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Thread: Ridge Pole and Purlin Loads

  1. #11
    Quote Originally Posted by BigD View Post
    My faulty logic tells me that if adding purlins decreased the load on the ridge and plate logs, then all one would have to do is keep adding enough purlins before their log home started to hover. i.e. adding purlins won't change the load. What the purlins would do is to help with the loads, mid span.....but the same weight is going to be on the ridge and plate logs.
    This is what I remember from my engineering classes (simple Free Body Diagrams).....but I could be off base, entirely.
    Yes, that would be my goal, to support the load at mid-span. Still would plan a ridge log large enough to carry half the load.

  2. #12
    Quote Originally Posted by rreidnauer View Post
    It isn't split equally exactly. It's the area of tributary width, with tributary width being half the span between two supporting members. So:
    Ridge pole carries half span to each purlin.
    Each purlin carries half span to Ridge pole and to cap log.
    Each cap log carries half span to purlin.

    A standard ridge pole/cap log arrangement is 25%-50%-25%.
    With purlins, it's 12.5%-25%-25%-25%-12.5%.
    As you can see, the cap logs always carry less load being they only have a single side of tributary width. (in theory, as they still need to address the weight on the cantilevered eves)
    That's great information, thanks! Make sense now that I think about it.

  3. #13
    Quote Originally Posted by Arrowman View Post
    Depending on what you are trying to use for a ridge pole, purlins are primarily used to span longer lengths without having to go to extremely large rafter sizes. I'm not sure I would design a house using purlins to meet a load requirement on a smaller ridge pole. Put another way, I would two piece a ridge pole before I butchered my floor plan by dropping purlin supports into it. You may be able to design a floor plan that integrates the purlin supports, but good house design is tough enough dropping three RPSLs into the mix, not to mention designing around an addition 2-6 purlin support point loads.
    Quote Originally Posted by Arrowman View Post
    Depending on what you are trying to use for a ridge pole, purlins are primarily used to span longer lengths without having to go to extremely large rafter sizes. I'm not sure I would design a house using purlins to meet a load requirement on a smaller ridge pole. Put another way, I would two piece a ridge pole before I butchered my floor plan by dropping purlin supports into it. You may be able to design a floor plan that integrates the purlin supports, but good house design is tough enough dropping three RPSLs into the mix, not to mention designing around an addition 2-6 purlin support point loads.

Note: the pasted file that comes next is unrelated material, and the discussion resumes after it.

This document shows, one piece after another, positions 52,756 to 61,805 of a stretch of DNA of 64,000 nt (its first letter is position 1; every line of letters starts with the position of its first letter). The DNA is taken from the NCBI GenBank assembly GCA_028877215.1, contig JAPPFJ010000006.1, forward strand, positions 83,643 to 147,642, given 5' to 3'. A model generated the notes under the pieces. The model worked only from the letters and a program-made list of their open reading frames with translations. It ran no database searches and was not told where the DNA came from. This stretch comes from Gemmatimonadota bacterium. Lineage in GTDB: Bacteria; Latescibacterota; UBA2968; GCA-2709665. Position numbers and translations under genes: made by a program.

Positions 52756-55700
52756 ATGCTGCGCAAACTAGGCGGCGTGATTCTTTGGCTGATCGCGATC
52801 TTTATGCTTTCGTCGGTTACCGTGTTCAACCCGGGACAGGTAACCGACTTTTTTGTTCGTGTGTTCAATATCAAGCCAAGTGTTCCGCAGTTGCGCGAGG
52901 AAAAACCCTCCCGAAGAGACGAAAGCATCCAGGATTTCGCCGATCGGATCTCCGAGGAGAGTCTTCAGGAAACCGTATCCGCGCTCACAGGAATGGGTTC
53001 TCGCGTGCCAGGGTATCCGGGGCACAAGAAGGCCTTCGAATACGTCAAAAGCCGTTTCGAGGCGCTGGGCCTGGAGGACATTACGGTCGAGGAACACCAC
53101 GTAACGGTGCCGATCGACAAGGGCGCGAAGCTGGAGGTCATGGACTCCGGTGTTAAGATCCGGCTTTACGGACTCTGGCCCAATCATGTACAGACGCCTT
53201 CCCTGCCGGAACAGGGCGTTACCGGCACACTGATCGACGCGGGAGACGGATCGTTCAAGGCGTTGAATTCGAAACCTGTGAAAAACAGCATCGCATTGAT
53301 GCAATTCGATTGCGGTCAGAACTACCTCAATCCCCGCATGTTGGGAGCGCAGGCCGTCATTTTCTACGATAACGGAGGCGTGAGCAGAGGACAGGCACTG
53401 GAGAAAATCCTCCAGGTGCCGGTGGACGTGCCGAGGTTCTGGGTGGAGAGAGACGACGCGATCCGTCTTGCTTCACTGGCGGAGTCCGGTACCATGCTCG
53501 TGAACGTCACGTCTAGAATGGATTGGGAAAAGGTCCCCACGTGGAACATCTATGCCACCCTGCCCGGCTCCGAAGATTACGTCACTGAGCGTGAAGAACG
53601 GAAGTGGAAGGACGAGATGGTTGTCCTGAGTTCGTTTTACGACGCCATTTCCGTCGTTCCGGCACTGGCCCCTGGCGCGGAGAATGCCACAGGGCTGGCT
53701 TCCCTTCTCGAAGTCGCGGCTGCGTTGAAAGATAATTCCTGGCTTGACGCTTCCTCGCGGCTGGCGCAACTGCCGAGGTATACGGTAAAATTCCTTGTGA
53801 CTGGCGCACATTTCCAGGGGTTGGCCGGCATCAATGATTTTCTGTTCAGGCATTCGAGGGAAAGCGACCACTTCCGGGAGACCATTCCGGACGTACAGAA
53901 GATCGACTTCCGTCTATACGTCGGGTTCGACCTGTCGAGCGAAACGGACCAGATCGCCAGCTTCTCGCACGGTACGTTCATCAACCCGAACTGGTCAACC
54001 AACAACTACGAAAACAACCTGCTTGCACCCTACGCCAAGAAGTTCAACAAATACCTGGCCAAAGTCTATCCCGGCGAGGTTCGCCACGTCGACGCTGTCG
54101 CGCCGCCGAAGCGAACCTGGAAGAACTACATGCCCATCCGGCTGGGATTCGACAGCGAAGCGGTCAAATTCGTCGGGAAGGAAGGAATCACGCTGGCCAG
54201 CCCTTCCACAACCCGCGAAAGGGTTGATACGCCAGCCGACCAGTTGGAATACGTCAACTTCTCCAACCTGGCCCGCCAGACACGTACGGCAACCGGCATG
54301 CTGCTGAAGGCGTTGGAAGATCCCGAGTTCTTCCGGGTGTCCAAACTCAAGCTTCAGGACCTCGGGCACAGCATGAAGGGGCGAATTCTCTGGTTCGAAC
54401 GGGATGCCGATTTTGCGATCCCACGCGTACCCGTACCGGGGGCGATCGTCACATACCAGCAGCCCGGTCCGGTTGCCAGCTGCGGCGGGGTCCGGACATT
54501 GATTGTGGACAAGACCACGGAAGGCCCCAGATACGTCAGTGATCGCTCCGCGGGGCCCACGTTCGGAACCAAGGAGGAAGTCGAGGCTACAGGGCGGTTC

Yes, that's what we're struggling with in the design - posts all over the place. Wife says she wants as few as possible, and I agree. We're going for the 'open floor plan' style. It's one thing having three RPSLs (four in my current design) to plan around. At least they are all in a line through the center of the house, pretty easy to work with. But start throwing in purlin 2-4 purlin support posts which are halfway between the eaves and the centerline, and it gets really messy.

    The only reason I'm even considering adding purlins is that I surmise that if done properly, we can do away with the rafters entirely, using SIPs to span between the plate and purlin and purlin and ridge. My thinking is this would save a boatload of time getting the roof on - faster is much better according to my wife - and perhaps a little bit of money as well, since 2x12 rafters 16" O.C. wouldn't be exactly cheap. Even if we stick with a traditional rafter design, we'd still be using the same SIPs on top. But of course, there are benefits to both ways. Rafters give you more headroom on a 1/2 story if you attach the ceiling planks to the top of the rafters per usual, with no pesky PSLs or purlins to intrude upon you....

  4. #14
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    Quote Originally Posted by aaroncgi View Post
    Yes, that's what we're struggling with in the design - posts all over the place. Wife says she wants as few as possible, and I agree. We're going for the 'open floor plan' style. It's one thing having three RPSLs (four in my current design) to plan around. At least they are all in a line through the center of the house, pretty easy to work with. But start throwing in purlin 2-4 purlin support posts which are halfway between the eaves and the centerline, and it gets really messy.

    The only reason I'm even considering adding purlins is that I surmise that if done properly, we can do away with the rafters entirely, using SIPs to span between the plate and purlin and purlin and ridge. My thinking is this would save a boatload of time getting the roof on - faster is much better according to my wife - and perhaps a little bit of money as well, since 2x12 rafters 16" O.C. wouldn't be exactly cheap. Even if we stick with a traditional rafter design, we'd still be using the same SIPs on top. But of course, there are benefits to both ways. Rafters give you more headroom on a 1/2 story if you attach the ceiling planks to the top of the rafters per usual, with no pesky PSLs or purlins to intrude upon you....